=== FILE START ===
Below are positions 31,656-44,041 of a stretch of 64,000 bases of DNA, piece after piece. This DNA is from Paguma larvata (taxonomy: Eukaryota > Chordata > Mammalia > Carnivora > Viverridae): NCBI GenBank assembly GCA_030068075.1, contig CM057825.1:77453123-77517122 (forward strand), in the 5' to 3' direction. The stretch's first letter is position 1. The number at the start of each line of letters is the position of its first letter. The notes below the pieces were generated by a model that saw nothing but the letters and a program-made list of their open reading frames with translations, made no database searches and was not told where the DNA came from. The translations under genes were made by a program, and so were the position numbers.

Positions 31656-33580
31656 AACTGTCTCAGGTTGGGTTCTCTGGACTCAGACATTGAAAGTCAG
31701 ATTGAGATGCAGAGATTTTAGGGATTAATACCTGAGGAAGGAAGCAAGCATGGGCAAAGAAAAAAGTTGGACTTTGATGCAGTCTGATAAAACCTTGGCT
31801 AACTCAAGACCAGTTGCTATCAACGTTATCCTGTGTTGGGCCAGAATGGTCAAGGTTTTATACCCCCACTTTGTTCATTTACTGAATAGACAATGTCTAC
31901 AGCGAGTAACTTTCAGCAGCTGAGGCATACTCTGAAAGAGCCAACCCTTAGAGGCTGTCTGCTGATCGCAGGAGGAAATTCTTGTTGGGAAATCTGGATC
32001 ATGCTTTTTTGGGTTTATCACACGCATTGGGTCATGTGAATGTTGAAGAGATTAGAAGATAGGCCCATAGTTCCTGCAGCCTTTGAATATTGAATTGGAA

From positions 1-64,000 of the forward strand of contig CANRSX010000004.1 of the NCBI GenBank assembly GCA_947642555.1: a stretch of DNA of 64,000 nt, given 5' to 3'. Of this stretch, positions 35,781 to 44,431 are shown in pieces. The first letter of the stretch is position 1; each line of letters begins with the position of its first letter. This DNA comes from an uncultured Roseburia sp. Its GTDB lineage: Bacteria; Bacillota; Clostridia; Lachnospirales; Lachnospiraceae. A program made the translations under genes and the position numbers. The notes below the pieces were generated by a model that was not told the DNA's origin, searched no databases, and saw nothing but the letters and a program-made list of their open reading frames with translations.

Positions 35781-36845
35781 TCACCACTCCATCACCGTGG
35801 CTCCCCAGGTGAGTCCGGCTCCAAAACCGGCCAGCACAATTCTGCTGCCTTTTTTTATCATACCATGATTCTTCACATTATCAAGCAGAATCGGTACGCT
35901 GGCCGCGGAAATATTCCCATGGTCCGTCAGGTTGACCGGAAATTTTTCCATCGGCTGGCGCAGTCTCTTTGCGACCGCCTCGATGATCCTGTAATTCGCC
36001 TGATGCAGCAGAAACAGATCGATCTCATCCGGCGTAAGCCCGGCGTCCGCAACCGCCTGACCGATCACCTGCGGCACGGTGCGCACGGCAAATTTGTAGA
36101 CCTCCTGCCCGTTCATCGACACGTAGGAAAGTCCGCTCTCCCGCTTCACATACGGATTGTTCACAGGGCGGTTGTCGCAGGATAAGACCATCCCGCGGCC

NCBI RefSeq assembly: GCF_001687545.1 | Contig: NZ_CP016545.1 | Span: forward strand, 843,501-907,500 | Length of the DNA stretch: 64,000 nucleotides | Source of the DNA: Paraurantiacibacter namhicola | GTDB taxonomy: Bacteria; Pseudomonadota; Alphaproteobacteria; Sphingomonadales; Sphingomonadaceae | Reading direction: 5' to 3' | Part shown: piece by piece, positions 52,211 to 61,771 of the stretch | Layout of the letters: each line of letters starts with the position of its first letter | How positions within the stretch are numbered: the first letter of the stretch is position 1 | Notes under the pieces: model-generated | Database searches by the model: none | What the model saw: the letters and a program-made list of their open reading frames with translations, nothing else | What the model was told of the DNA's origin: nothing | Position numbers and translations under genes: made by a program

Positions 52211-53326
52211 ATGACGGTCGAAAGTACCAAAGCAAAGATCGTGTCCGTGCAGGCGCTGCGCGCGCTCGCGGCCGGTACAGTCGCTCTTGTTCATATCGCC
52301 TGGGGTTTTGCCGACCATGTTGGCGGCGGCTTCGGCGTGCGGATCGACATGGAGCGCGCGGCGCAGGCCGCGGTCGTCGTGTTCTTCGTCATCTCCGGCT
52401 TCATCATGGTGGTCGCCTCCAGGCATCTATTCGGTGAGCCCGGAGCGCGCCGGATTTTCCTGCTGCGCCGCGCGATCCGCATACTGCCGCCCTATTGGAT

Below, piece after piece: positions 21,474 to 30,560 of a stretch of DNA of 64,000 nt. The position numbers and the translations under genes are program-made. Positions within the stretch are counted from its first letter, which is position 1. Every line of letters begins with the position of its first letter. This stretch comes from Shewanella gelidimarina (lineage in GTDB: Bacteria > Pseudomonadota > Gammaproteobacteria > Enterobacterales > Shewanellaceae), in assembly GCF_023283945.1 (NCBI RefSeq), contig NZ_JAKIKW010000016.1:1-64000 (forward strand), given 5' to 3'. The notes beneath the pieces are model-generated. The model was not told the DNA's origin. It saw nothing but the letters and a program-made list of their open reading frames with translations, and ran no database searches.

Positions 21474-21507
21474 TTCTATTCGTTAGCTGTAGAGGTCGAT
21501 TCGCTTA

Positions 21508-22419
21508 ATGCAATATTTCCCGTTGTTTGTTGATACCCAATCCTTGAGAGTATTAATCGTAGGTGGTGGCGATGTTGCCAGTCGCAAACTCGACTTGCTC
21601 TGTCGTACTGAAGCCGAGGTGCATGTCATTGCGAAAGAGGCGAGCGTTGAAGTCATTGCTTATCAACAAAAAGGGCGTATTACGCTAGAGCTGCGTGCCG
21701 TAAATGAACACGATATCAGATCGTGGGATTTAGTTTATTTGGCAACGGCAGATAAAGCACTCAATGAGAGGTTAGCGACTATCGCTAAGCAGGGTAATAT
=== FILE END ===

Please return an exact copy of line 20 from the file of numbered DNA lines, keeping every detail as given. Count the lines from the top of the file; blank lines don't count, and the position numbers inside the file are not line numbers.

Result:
Below, piece after piece: positions 21,474 to 30,560 of a stretch of DNA of 64,000 nt. The position numbers and the translations under genes are program-made. Positions within the stretch are counted from its first letter, which is position 1. Every line of letters begins with the position of its first letter. This stretch comes from Shewanella gelidimarina (lineage in GTDB: Bacteria > Pseudomonadota > Gammaproteobacteria > Enterobacterales > Shewanellaceae), in assembly GCF_023283945.1 (NCBI RefSeq), contig NZ_JAKIKW010000016.1:1-64000 (forward strand), given 5' to 3'. The notes beneath the pieces are model-generated. The model was not told the DNA's origin. It saw nothing but the letters and a program-made list of their open reading frames with translations, and ran no database searches.